Home Government Judge Says Houston County in Good Shape for 2022

Judge Says Houston County in Good Shape for 2022


State of the County

By Will Johnson

Messenger Reporter

HOUSTON COUNTY – On March 1 of this year, President Joe Biden will deliver a State of the Union address to the nation. Closer to home and on a more localized level, Houston County Judge Jim Lovell sat down with The Messenger on Friday, Jan. 7 to discuss the State of the County as area residents prepare to move forward in 2022.   

“My feelings are that our county is in good shape. We are financially sound. As far as our county government, we have a great team to work with and we work together. The elected officials have to participate in party politics to get elected, but once elected, partisan politics does not play a role like it does at the state and federal level. This county works together as well as any county I have heard,” Judge Lovell said.

He indicated while attending several conferences throughout his years in office, he had learned many counties in Texas had elected and appointed officials who simply did not get along which often times resulted in county gridlock.

“Our Commissioners Court is a great court. No one is attempting to push any type of agenda other than to serve the people of the county. I believe we have a strong sheriff’s office. We have dedicated people who are keeping our county safe. Everyone just seems to work well together. It is a smoothly run county that I am blessed to be a part of. I have lived here my whole life. I want Houston County to grow and be successful,” the judge said.

Lovell went on to say because of the growth, the county was able to lower its tax rate for Fiscal Year 2022. He added his belief was Houston County residents would prefer to have a lower tax rate than any “… bells and whistles. As a Commissioners Court, that is what we try to do and as the budget officer, that is what I try to do. We want to spend tax money as wisely as possible.”

Currently, the county is receiving funds from the federal American Rescue Plan (ARP) enacted because of the COVID-19 pandemic, according to the judge. He cautioned, however, the county was being conservative in its spending approach in order to provide residents with the most services possible while adhering to the guidelines set forth in the ARP.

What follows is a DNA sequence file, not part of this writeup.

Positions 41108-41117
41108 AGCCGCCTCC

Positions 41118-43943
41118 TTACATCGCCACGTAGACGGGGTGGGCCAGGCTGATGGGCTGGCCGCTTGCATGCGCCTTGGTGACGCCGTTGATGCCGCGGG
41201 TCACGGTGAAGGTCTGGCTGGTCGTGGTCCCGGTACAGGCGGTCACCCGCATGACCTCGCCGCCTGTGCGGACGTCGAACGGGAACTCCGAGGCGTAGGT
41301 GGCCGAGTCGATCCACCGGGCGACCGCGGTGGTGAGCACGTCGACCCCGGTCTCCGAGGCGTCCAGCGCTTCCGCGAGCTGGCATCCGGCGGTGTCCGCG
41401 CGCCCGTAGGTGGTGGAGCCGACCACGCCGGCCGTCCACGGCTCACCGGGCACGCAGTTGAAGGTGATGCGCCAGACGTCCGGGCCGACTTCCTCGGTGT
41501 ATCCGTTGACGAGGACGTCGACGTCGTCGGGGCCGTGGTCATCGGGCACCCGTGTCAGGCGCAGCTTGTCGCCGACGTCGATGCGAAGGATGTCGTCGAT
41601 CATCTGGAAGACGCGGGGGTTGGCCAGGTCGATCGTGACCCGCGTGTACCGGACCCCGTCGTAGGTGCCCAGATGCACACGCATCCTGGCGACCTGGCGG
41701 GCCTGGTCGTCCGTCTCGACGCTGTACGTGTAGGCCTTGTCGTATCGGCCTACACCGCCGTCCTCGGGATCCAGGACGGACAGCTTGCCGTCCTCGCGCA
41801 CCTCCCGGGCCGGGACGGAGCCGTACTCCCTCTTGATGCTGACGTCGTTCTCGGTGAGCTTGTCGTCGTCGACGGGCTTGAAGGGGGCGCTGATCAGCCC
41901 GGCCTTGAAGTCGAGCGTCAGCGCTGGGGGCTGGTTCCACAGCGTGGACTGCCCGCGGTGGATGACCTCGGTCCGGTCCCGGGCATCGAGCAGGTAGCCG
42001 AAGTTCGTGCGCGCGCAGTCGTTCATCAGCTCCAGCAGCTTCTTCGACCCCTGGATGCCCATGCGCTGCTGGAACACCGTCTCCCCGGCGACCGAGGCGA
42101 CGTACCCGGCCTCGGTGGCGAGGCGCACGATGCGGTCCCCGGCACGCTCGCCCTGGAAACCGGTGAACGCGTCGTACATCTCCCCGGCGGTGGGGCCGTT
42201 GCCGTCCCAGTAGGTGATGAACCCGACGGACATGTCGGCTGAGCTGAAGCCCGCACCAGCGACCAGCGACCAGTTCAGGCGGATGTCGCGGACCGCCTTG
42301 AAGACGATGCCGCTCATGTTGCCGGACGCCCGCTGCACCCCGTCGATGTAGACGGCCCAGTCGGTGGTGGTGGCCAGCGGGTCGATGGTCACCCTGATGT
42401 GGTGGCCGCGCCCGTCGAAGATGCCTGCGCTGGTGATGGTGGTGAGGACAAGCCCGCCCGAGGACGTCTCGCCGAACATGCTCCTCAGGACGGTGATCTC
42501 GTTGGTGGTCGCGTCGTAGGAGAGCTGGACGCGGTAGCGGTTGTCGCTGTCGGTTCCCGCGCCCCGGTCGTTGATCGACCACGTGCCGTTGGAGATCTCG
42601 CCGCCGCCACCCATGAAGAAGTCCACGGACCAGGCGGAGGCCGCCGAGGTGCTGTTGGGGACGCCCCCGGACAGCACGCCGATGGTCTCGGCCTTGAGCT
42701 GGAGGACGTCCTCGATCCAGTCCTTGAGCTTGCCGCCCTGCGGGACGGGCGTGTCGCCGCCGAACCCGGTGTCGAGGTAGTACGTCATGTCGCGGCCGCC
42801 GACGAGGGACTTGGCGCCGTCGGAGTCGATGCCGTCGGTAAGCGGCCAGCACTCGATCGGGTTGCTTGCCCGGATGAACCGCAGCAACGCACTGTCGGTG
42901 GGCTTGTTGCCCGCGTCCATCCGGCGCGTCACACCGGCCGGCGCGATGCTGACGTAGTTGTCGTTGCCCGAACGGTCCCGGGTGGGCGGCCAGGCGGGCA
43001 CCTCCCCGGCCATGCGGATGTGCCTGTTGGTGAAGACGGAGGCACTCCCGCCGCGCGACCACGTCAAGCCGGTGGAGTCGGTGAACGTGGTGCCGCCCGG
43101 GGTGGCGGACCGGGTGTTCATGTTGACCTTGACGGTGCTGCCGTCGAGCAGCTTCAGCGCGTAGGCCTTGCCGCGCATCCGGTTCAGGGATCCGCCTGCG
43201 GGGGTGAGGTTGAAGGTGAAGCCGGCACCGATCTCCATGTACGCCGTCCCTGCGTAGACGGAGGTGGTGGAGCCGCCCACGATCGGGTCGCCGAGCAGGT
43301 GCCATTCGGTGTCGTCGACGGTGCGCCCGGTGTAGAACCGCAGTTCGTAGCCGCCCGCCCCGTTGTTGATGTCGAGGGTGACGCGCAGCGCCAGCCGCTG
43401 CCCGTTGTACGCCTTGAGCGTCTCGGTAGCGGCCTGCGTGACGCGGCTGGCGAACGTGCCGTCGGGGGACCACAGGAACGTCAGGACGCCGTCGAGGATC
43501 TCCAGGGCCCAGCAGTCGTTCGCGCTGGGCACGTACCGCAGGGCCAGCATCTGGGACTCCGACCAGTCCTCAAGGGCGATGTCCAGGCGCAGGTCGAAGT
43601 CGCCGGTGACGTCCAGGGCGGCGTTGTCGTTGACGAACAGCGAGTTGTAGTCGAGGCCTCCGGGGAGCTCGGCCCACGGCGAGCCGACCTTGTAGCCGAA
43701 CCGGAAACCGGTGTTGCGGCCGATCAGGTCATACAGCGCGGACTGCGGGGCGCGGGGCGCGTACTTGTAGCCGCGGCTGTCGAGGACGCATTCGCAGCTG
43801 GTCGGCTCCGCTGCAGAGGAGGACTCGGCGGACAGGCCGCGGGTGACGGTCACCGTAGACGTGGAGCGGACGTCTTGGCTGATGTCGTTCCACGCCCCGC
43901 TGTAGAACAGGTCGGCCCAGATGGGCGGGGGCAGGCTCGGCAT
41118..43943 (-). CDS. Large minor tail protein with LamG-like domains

Changing gears, the judge said, “Everyone wanted 2020 to be over. Then, they wanted 2021 to be over. Now, here we are in 2022 and COVID is still with us. It is raising its ugly head, but I think our county has learned how to deal with COVID. It’s going to be with us. We’re not going to get rid of it. I think we have survived it. Our businesses were hurt, especially the restaurant businesses. For the most part, they survived and are still operating. I think our county has learned how to deal with COVID as well as any other county around the area.”

With the Omicron variant wreaking havoc across both state and the nation, the judge was asked specifically if he felt the business closures in 2020 might possibly return in 2022.

“I don’t think we will see that,” Lovell asserted. “The reason I don’t think that will happen is while Omicron is more contagious than any of the other mutations, it doesn’t make you as sick. I also think another difference is a lot of people are vaccinated. I am pro-vaccine but I am against any mandates. County judges have the authority to do certain things I will never do. I will not issue vaccination or mask mandates.”

One issue brought on during the pandemic was a labor shortage and the judge said Houston County was no different.

“We can’t get any applications. We are three patrol deputies short and I can’t remember what the sheriff (Randy Hargrove) said about the jailers because some are out due to COVID. That is something that is troubling to me because it is in our jail. We cannot afford to have all of our jailers come down with COVID. We also have one dispatcher out,” Lovell indicated.

Sticking with the law enforcement theme, the judge said, “In my estimation, it’s very good. We have very reputable people in place. The sheriff has made some changes that are positive. One of those changes is we now have 24-hour patrol. From my standpoint, I see the sheriff’s office as being very effective and doing a good job.”

Another topic of discussion concerned the county roadways. Many county roads were damaged during last year’s deep freeze and the judge was asked if the roadways would be able to withstand another severe winter.

“We haven’t had any extra funds for roads. They (commissioners) get a part of the budget and a little bit of other revenue to work on roads. So, there is no extra money, unless we have a disaster, which we would rather not have. All that does is allow FEMA to reimburse us to get the roads back in the shape they were in. Sadly, I can’t see where our roads will be greatly improved and that’s because of money. There is just so much money to go around and the only time there is extra money is when we have a disaster,” he said.

Lovell was also asked about the growth potential for Houston in the upcoming year.

“I attended a meeting the other day. I really can’t talk about it right now, but it would be an excellent opportunity, with probably 50 or so jobs, provided we can land it. We have Lincoln Lumber which is up and running. Plus, they are talking about expansion. You know what Vulcraft did with the launch of the grating facility. They are also talking about something else, but I don’t know the specifics of it,” he said.  

As the discussion drew towards a conclusion, the judge expressed, “As far as the county going into 2022, I’m an optimist. I have a good feeling. I know our finances will be okay, barring some crazy type of event. We are fiscally sound and that’s always a nice feeling.”      

Will Johnson may be contacted via e-mail at wjohnson@messenger-news.com.